By Diana Bilovsky
I often find the discussion concerning House Bill 2001 hard to watch. The disagreeableness, coupled with competing facts, make the city of Eugene’s proposal confusing.
Let’s agree to two things. The first is HB 2001’s stated purpose — to increase “housing choices” that “all people can afford” (Oregon.Gov Urban Planning, Housing Choices).
Second, both sides — those who think what is being proposed is too much, and those who think it is just right — are equally correct. I have lived experiences that validate both.
My first housing in Eugene was on 17th Alley, exactly what the proponents are envisioning: a unit in a fourplex, in a bungalow’s backyard. But my experiences mirrored the opponent’s worst fears. Because my two-story middle housing was squished against a three-story middle housing on the north, and another two-story on the south, light and air was limited, as was vegetation.
Sleep was difficult because, whether the dumpster was locked or not, dumpster divers loudly scrounged for pickings throughout the night. And even though cheaply made with hear-through walls, rent was over market-rate.
Yet the proponents are also correct: We are in desperate need of housing. And as one who has been housing precarious for big chunks of my life, I understand the impossible choices limited low-cost housing creates. But here’s the thing: Density — even with no parking, no trees and 50-foot towers — while a sure bet to get us more market-rate housing, can never alone provide housing that all of us can afford. Because creating the missing housing choices for the close to 50 percent of us who can’t afford market-rate requires purposefulness (Eugene-Springfield 2020 Consolidated Plan).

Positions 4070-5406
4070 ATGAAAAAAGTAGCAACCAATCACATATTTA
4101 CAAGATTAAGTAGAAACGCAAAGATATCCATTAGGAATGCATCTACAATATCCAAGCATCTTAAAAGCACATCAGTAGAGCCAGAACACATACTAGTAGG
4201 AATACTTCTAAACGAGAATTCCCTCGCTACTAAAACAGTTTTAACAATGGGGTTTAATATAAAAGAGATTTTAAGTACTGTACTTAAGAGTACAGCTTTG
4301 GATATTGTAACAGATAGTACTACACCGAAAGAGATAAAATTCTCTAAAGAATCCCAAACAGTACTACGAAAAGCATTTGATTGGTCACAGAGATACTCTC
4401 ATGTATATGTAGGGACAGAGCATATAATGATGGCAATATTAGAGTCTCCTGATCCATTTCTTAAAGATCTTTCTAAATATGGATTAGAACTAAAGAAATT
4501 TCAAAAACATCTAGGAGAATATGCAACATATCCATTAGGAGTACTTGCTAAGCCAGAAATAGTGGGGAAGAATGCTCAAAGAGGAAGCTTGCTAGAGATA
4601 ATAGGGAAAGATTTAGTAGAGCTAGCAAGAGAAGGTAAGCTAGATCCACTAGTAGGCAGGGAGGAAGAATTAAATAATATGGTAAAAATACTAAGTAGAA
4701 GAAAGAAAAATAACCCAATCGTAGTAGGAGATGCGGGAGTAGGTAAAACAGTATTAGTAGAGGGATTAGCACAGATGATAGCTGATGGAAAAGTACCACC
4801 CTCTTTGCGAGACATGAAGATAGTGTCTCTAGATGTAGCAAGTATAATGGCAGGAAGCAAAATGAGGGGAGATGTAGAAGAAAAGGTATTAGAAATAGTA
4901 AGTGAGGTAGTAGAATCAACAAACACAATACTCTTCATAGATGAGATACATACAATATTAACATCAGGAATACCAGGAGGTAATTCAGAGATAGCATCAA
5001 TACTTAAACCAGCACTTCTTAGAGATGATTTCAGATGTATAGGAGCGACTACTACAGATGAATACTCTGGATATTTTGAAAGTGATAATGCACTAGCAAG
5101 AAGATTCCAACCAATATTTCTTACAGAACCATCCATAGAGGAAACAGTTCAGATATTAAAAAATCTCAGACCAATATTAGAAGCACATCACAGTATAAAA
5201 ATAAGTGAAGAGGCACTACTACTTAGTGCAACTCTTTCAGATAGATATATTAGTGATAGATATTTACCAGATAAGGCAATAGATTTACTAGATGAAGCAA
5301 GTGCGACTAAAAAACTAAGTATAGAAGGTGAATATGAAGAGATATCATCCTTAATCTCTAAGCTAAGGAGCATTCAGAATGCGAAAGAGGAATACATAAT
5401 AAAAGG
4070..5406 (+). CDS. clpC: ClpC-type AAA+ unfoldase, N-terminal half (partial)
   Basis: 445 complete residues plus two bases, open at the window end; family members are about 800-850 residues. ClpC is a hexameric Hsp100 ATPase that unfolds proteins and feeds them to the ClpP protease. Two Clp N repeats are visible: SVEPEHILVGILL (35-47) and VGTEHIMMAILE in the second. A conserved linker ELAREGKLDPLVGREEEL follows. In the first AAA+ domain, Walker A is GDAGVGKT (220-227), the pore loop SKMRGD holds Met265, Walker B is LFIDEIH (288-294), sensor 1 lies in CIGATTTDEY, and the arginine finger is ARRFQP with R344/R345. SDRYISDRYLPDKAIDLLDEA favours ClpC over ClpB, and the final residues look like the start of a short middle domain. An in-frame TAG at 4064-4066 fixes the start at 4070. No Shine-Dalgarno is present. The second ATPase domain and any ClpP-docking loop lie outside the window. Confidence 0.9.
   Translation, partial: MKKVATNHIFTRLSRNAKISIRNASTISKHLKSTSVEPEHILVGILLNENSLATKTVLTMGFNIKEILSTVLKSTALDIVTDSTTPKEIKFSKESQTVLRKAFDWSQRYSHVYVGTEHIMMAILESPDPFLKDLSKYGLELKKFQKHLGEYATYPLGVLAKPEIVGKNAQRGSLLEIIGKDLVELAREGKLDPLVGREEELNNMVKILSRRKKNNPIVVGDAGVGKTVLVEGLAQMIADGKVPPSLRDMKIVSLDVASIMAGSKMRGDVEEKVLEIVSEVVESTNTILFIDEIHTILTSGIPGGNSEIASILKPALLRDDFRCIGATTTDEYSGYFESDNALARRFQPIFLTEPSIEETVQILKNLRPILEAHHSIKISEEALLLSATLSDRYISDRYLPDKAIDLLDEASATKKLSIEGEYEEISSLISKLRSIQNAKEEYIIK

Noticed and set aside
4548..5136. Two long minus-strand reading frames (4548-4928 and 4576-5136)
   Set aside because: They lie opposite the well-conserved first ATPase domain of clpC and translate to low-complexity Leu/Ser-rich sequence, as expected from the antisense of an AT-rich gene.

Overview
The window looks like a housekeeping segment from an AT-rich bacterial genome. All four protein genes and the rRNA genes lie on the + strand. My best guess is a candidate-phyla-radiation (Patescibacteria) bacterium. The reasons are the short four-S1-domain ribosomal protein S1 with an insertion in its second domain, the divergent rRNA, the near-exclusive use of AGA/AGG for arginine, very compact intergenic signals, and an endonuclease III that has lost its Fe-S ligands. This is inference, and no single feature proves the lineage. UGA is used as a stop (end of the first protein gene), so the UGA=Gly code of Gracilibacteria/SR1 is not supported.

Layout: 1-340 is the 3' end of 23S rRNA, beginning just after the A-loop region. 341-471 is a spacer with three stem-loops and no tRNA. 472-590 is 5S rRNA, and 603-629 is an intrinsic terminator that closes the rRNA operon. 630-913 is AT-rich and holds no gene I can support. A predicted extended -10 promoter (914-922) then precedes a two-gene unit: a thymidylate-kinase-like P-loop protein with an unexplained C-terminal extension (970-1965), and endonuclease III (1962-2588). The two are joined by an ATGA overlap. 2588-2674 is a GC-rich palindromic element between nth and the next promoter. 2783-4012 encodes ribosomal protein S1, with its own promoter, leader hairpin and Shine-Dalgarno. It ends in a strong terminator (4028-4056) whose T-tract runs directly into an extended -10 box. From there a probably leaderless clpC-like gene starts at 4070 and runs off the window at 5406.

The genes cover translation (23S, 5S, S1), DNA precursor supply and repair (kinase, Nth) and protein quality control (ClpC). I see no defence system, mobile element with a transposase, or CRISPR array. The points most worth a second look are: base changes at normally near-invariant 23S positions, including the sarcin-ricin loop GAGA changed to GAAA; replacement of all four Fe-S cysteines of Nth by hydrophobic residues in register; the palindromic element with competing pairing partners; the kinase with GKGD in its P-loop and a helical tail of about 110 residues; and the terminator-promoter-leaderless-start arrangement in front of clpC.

And let’s additionally be clear, even though it is fashionable to say that building anything helps — it does not. The law of supply and demand doesn’t work because the demand is for affordable, not market-rate. Too, the concept of “filtering” (trickle-down affordability), first floated by 1920s developers as a painless answer to unaffordability, also won’t deliver. Consistent with current research, a study at that time on the effects of increased market-rate production found that while top end rents fell a tad, at the hurting lower economic levels, rents actually continued to rise (Modern Housing For America, Policy Struggles in the New Deal Era, Gail Radford, Pages 53-55).
Here are three suggestions that might get us closer to the goals of HB 2001:
- Require yearly reviews of middle housing to quantify parking impacts, prices of planned and completed units; and losses of low-income housing, neighborhood light, tree canopies. Facts gathered can guide us towards needed future improvements.
- In a demonstration project, incentivize property owners to build permanently affordable middle housing with the initial goal of 50 350-square-foot units — 45 percent of Eugene’s households are single person, and about the same number are lower-income. (Eugene-Springfield 2020 Consolidated Plan). Provide owners $20,000 to $30,000 waivers of construction fees and taxes as well as technical assistance. In return, deed restrict units to use by holders of Section 8 vouchers and those who earn 30 percent or below our area’s median income.
- Disallow short term rentals. If more housing is what we are after, middle housing must be prevented from morphing into hotels.
With diligence, it still may be possible for our community to unite around HB 2001, if only we remember the original intent: housing for all of us.
Diana Bilovsky is a writer and longtime advocate for the preservation of low-income housing, including authoring two preservation laws for residential hotels.